First of all, I am not a member of the Iglesia Filipina Independiente. Second, it is never my intention to malign its reputation. Third, I only have questions. The IFI (whose members are commonly called Filipinistas or Aglipayans) has a strong presence in Misamis Occidental and particularly in our place (Plaridel) where they constitute roughly 40 percent of the total population, based on my estimate.
They have customs and traditions which are similar to us Catholics yet differ on two important points i.e clerical celibacy and auricular confession. But aside from that, we share many of the same practices like procession, fiesta celebration, Flores de Mayo, sacred images, Sugat or Salubong, etc. There were even times when I attended their services, once when we had our baccalaureate Mass in their church and at other times when I attended the funeral Mass of our neighbor. The altar and the priest looked ostentatiously Catholic. They even reign in the streets around Looc during Lent since they are the only ones who hold processions there. The Catholic church in Looc is not a parish yet and so the faithful join the Lenten services in the mother church. In their processions, they carry the same images we Catholics do, starting from Sta. Veronica to the Santo Entierro. Well, that was before. Something different has happened now.
They stopped holding processions, they stopped celebrating Flores de Mayo, they stopped the pious practice of salubong, the street once teeming with IFI worshippers during Lenten processions is now silent. They now frown upon sacred images and plan to abolish the practice in the near future. They are now ready to disassociate themselves from Catholic influences. One thing to note here though is that this is a crisis particular of their church in Mindanao, precipitated by Protestant-leaning IFI bishops. In one of my correspondence with a Facebook friend, I found out that IFI churches in Luzon are still as traditional as they were before. I just wonder what the scenario would be if an IFI from Mindanao who now thinks processions are wrong meets an IFI from Luzon who still thinks processions are right. They both belong to the same church yet cannot agree on what practice is wrong or right. The overall hierarchy has defined nothing about what’s happening in Mindanao. To whose authority should they turn to in case of questions in doctrine? Their bishops composing their magisterium cannot even agree among themselves. In fact, the IFI in Clarin resented the move of their priest prohibiting these practices. In Plaridel, the IFI faithful asked our parish priest (Catholic) to join our Good Friday procession while at the same time bringing with them their sacred images. In the IFI parish of Labo, Ozamiz City, faithfuls even joined the Black Saturday service bringing with them gallons of water to be blessed and attended the Easter celebration of salubong in the Catholic church. IFI faithfuls in Aloran even issued a manifesto opposing the moves against their traditions. A number of IFI faithful are at loss about what’s happening, why such moves are ordered by no less than their priests whom they expect to protect their heritage and their pious traditions attacked by no less than their bishops.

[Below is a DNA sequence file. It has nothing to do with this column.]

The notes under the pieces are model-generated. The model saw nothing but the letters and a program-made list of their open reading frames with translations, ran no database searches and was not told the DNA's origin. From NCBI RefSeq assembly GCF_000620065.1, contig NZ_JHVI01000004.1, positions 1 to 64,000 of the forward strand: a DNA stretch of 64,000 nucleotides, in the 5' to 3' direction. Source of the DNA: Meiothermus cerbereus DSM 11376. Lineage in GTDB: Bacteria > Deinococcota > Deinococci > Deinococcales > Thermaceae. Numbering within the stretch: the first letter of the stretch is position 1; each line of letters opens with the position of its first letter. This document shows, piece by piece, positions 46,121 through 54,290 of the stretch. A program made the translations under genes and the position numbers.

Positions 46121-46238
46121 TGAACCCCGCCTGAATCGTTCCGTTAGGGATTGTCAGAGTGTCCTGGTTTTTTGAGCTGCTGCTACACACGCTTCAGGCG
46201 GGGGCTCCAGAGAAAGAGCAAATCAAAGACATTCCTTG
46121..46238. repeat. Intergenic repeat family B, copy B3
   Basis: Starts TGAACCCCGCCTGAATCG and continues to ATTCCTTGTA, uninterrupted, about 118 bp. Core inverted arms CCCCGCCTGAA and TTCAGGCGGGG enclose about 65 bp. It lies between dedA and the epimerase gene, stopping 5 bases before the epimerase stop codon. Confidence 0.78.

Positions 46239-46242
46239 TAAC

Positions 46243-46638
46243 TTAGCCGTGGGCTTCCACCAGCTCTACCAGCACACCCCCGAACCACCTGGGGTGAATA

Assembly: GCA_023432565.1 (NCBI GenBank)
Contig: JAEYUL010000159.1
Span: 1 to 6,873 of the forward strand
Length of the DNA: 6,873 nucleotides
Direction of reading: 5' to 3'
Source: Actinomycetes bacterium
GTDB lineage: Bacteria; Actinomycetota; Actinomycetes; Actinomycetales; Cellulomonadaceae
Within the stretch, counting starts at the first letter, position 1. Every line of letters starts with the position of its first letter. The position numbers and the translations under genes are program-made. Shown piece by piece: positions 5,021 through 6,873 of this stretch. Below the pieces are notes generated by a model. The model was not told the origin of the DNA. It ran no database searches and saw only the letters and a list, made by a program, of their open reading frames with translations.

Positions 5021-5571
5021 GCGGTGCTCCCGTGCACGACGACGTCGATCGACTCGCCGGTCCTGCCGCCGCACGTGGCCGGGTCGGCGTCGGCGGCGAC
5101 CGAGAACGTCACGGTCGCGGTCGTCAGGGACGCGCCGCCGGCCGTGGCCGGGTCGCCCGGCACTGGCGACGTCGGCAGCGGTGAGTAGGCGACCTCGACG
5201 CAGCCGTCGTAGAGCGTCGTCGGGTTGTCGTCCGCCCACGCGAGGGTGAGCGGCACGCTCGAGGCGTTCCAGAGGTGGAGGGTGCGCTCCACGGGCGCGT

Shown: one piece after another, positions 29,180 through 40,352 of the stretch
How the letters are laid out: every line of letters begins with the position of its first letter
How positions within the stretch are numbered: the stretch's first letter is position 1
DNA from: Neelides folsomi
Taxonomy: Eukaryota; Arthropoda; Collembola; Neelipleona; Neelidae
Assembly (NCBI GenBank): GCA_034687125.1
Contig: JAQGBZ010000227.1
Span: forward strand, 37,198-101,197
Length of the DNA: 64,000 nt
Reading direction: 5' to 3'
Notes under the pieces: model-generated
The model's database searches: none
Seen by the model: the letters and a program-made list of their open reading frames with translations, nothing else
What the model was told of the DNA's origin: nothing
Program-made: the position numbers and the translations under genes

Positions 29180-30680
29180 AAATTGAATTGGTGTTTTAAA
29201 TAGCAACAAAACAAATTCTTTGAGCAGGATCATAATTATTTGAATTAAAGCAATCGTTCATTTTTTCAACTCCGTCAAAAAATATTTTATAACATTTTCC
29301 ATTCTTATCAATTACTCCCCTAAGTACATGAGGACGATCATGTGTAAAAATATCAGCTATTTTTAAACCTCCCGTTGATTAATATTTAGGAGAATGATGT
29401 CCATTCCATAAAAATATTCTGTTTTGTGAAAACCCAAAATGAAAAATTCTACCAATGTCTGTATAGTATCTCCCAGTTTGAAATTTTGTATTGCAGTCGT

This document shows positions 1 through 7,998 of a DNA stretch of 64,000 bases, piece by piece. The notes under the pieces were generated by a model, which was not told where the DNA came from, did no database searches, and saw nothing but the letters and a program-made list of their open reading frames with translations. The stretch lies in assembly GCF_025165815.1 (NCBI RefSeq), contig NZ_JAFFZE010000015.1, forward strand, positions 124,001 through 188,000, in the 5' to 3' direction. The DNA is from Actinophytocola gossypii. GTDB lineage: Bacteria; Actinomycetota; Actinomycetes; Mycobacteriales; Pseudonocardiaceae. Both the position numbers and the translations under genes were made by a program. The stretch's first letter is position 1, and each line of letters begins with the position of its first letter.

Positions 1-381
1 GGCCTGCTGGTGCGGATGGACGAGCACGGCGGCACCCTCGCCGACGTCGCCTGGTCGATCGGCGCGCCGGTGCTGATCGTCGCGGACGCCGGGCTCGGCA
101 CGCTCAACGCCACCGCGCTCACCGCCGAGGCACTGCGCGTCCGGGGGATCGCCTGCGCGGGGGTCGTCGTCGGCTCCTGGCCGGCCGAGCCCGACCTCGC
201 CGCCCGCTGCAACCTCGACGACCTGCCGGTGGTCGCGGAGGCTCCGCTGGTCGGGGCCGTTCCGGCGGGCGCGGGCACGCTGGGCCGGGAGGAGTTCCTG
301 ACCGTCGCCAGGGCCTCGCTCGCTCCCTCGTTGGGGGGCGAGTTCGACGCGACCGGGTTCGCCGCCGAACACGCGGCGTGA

What’s happening now in the IFI has a precedent in the Anglican Communion – of which the IFI has a representation in the Lambeth Conference. Students of ecclesiastical history could easily compare this with the High and Low Church division of Anglicanism. High Church refers to Anglo-Catholicism which values and upholds the Catholic heritage and traditions of the Anglican Church while the Low Church values more its Protestant heritage. The present Church of England is divided along this line. There are Anglican faithful who continued Catholic practices like processions, the recitation of the rosary, devotion to the Blessed Virgin Mary and believes in Christ’s Real Presence in the Eucharist while there are others who abhor religious processions, veneration of the saints, and denies Christ’s Real Presence in the Eucharist. Again, they both belong to the same church, are under the same hierarchy but divided along contrasting points of belief. It is interesting to note here that the beliefs mentioned earlier such as the saints and the Real Presence have already been attacked before by no less than Fr. Gregorio Aglipay in his early epistles when the IFI was still in its toddler years. I don’t know if it is appropriate at this moment to coin a term like High Church Aglipayanism and Low Church Aglipayanism – the former referring to the dioceses of Luzon and the latter in the dioceses of Mindanao.
I think I shall end my observations here since it would not be appropriate for me to comment much in the affairs of a church of which I am an outsider. Actually, as a Catholic, I have nothing to do with their church but as a Christian, I am praying for unity.